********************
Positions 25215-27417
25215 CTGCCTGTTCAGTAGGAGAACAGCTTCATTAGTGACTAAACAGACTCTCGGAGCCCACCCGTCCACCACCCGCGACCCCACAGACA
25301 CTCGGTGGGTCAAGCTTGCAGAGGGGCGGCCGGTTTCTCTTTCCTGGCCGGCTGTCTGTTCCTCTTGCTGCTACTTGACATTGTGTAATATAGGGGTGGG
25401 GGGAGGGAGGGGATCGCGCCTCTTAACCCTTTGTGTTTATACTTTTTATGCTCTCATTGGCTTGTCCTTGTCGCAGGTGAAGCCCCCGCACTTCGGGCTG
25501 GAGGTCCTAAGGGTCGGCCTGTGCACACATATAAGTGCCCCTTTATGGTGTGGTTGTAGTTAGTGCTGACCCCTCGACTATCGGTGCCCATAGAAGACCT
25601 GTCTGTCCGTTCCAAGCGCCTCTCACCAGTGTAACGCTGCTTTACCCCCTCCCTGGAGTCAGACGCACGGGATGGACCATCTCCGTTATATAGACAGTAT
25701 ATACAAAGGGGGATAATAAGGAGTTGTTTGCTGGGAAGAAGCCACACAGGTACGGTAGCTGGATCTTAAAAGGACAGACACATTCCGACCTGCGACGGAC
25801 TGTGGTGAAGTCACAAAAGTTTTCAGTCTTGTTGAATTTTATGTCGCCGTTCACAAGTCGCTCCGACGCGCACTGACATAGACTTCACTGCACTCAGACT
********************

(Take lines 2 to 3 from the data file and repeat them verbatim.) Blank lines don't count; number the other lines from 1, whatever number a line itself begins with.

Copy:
25215 CTGCCTGTTCAGTAGGAGAACAGCTTCATTAGTGACTAAACAGACTCTCGGAGCCCACCCGTCCACCACCCGCGACCCCACAGACA
25301 CTCGGTGGGTCAAGCTTGCAGAGGGGCGGCCGGTTTCTCTTTCCTGGCCGGCTGTCTGTTCCTCTTGCTGCTACTTGACATTGTGTAATATAGGGGTGGG